Simon Crean is a selfless politician, he knows the game and has been a warrior for Labor for decades. His call for a leadership spill was a call of desperation, for no one loves the ALP more than he. I strongly doubt Crean particularly likes Kevin Rudd or dislikes Julia Gillard. He saw his party and government falling apart and tried to bring matters to a head and avert a landslide loss at the next election. He knows that the leadership must change and he’s right.
I found the speculation about if or when Kevin Rudd would deliver ‘pay back’ to Julia Gillard depressing and irrelevant to rebuilding the federal ALP. Don’t think for a minute that the possibility of a leadership change is over. If Labor can’t turn the polls around there will be another spill.
The ALP federal caucus rightly decided that they didn’t want Rudd back as prime minister, given his less than endearing traits that led them to the extraordinary decision to oust him as prime minister. Let’s not forget how the Australian public deserted Rudd too. Yesterday, Rudd fell well short of the numbers required.
We can’t forget that things weren’t good internally for Labor with Rudd as leader. He was exclusive of the wider caucus, viewed as a tyrant by some and less than a ‘team player’. The wheels came off his leadership for a reason. To consider bringing Rudd back in the future is not a viable option. Is the Australian public expected to afford any credibility to a government that ousted a prime minister, and then considers reappointing him purely because the polls were bad?
While it’s all great theatre, I’m more concerned about who will be Labor’s next prime minister. On current polling neither Rudd or Gillard will present a contest at the next election. Many on the left side of politics concede that the next federal election is more about the Liberal/National Coalition not controlling the Senate.
To my thinking Labor has two credible choices. It goes with Gillard all the way and takes the pain, or it puts in place a new leader – and not Rudd. I have been informed that the NSW Right of the ALP has decided Gillard must go. Just imagine being judged by that gang? Nonetheless, reality dictates Julia must fall on the same sword used to remove her predecessor, and soon.
This brings us to two men who are both serious contenders, Bill Shorten and Greg Combet. Both are articulate, intelligent, good communicators and handle a crisis with relative ease. Both are necessarily ambitious and have leadership aspirations, which is no crime in politics. They have taken on every task allotted them, including their ministries, and have been Labor's most outstanding performers.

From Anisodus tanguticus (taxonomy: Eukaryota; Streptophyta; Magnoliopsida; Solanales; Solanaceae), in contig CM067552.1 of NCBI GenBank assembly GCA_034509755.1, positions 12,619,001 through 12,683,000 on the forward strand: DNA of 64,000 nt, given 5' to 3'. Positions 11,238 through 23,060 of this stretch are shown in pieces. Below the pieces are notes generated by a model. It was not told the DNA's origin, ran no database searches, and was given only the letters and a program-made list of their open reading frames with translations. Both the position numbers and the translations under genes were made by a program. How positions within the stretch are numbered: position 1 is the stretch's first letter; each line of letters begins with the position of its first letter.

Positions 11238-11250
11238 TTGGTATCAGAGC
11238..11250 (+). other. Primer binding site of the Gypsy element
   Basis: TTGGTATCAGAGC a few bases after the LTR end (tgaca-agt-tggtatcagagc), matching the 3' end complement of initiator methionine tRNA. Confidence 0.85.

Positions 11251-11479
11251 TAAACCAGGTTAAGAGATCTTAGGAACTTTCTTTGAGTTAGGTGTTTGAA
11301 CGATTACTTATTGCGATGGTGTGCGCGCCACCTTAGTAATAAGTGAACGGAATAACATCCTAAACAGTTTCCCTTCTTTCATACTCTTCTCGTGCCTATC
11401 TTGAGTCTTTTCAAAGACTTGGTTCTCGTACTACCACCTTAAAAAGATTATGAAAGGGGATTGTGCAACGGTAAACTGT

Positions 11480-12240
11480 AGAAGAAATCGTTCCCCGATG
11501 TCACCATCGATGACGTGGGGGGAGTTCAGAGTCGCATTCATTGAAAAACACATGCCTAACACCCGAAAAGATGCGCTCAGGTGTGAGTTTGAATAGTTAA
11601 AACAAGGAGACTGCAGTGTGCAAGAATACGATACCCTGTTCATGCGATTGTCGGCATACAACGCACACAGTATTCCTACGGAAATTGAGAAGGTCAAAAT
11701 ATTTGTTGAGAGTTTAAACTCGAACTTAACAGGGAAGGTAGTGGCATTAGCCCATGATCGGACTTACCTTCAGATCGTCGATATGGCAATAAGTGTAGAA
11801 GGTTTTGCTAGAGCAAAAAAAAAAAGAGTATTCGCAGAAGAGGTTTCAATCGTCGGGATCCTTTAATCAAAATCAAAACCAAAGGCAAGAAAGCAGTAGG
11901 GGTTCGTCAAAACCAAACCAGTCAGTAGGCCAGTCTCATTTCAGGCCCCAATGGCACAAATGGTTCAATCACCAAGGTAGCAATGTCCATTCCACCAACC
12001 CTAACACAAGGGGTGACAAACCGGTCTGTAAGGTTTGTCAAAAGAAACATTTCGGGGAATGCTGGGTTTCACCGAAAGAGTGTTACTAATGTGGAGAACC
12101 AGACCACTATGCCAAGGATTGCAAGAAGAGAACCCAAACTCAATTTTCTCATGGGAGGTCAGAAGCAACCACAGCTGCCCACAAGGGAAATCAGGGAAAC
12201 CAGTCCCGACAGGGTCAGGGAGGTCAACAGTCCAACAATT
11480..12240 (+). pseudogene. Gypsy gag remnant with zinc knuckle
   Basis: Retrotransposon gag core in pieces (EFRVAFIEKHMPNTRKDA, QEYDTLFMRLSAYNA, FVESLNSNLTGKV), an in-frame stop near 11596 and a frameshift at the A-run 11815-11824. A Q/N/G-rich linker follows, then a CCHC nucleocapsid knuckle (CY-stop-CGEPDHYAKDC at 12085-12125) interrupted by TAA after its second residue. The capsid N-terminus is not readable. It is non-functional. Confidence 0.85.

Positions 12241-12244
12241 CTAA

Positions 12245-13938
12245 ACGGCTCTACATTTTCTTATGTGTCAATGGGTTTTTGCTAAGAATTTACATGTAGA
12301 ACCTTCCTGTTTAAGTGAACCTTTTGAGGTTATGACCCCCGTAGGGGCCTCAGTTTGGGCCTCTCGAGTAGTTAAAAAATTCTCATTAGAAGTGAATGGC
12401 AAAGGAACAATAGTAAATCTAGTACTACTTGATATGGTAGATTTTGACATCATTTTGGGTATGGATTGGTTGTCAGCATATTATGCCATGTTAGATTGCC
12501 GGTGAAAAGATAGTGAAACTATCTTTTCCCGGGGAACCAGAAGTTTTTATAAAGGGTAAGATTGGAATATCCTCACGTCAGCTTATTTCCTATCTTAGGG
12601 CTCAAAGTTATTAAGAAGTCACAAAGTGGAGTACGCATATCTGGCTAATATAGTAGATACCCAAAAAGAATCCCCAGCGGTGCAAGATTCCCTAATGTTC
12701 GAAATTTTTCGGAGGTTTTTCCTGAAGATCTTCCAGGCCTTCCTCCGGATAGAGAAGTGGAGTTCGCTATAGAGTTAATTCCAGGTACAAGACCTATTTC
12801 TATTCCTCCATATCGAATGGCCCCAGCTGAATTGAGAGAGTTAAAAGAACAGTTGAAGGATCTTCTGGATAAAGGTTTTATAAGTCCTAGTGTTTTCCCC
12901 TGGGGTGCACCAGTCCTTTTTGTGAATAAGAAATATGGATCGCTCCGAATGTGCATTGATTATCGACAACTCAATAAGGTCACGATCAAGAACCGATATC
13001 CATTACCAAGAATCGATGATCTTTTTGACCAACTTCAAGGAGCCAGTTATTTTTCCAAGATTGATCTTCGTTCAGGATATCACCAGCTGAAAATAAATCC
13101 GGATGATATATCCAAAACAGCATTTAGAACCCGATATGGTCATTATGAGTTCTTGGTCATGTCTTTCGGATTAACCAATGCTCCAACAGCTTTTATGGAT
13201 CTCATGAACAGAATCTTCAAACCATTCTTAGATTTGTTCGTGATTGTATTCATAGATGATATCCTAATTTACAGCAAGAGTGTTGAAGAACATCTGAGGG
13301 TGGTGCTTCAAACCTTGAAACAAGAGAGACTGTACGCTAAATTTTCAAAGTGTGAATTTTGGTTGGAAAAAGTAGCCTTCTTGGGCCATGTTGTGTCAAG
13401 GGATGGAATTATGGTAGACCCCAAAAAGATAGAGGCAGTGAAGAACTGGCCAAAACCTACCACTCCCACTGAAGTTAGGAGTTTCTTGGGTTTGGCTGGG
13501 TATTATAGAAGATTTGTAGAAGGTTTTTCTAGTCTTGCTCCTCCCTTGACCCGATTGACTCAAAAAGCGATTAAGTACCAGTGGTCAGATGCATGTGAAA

Greg Combet is a product of the union movement, having served his time with the left-wing Maritime Union and later becoming Bill Kelty’s successor as Secretary of the ACTU. Bill Kelty was a hard act to follow, his influence in the union movement and the ALP vast. Combet proved as ACTU leader that he had vision and was a strategic and effective leader. He is a deep thinker and passionate about his beliefs. Combet is a conviction politician on a mission. I found it hard to work Greg Combet out at first but over the years grew to respect his integrity and ability very much. There is a sincerity and warmth to Combet that the electorate needs to see. I will always maintain that his loss to the ACTU was immense and is felt deeply even today.
Bill Shorten is an entirely different proposition. He is a product of the ALP machine and a political career was always his destiny. This is evidenced from his university politics and role within Young Labor: his talent was always evident. There was really never any doubt that Bill Shorten would be prime minister or premier of Victoria and I have watched his career with interest.
As with many political aspirants of the Victorian ALP Right, Shorten had to serve his time with a trade union. For many, this is not seen as an opportunity to fight for workers but rather a time to bond with the union and hope that their votes bond with them and the faction. No hard yards required, just play the game.
Shorten was different. He started with the AWU as an organiser and was soon organising lowly paid, itinerant fruit pickers in Mildura and then tomato pickers around Shepparton. These were seriously hard yards that most would shy away from. What had become a mandatory part of his time at a union uncovered a different side to him than I expected – he believed in taking care of workers. He went on to become the AWU’s Victorian and then federal leader, putting his political ambitions on hold.
Shorten is a career politician and knows the ALP machine and all of its intricate traits, that’s to his advantage. Combet on the other hand was enticed into politics at a much later stage. Shorten is charismatic and the better media performer. Shorten also has the advantage of being from the Right and ‘immediate family’ whereas Combet is more the ‘cousin from the bush’.
There was a suggestion prior to Shorten entering federal politics that he take over the ACTU and in exchange, support Combet into a safe federal seat. Combet had not done what he set out to do at the ACTU and the deal was never done. Both have a healthy respect for each other as worthy contenders for the title. In a massive break from Rudd and Gillard, both are politicians of conviction and beliefs, and can sell a message – something recent Labor leaders desperately lack.
Bill Shorten will be Labor’s next prime minister. Whether he will take the political risk of taking on the Labor leadership if Gillard is ousted is a serious question for him. Shorten doesn’t like losing. I sense he’d be happier if Crean took the hit at the next election. Shorten could then pick up the baton after the battle and prepare for the next war on his terms. One sure way of getting Bill to put his hand up now is for Greg Combet to express an interest!
Dean Mighell is a former secretary of the Electrical Trades Union.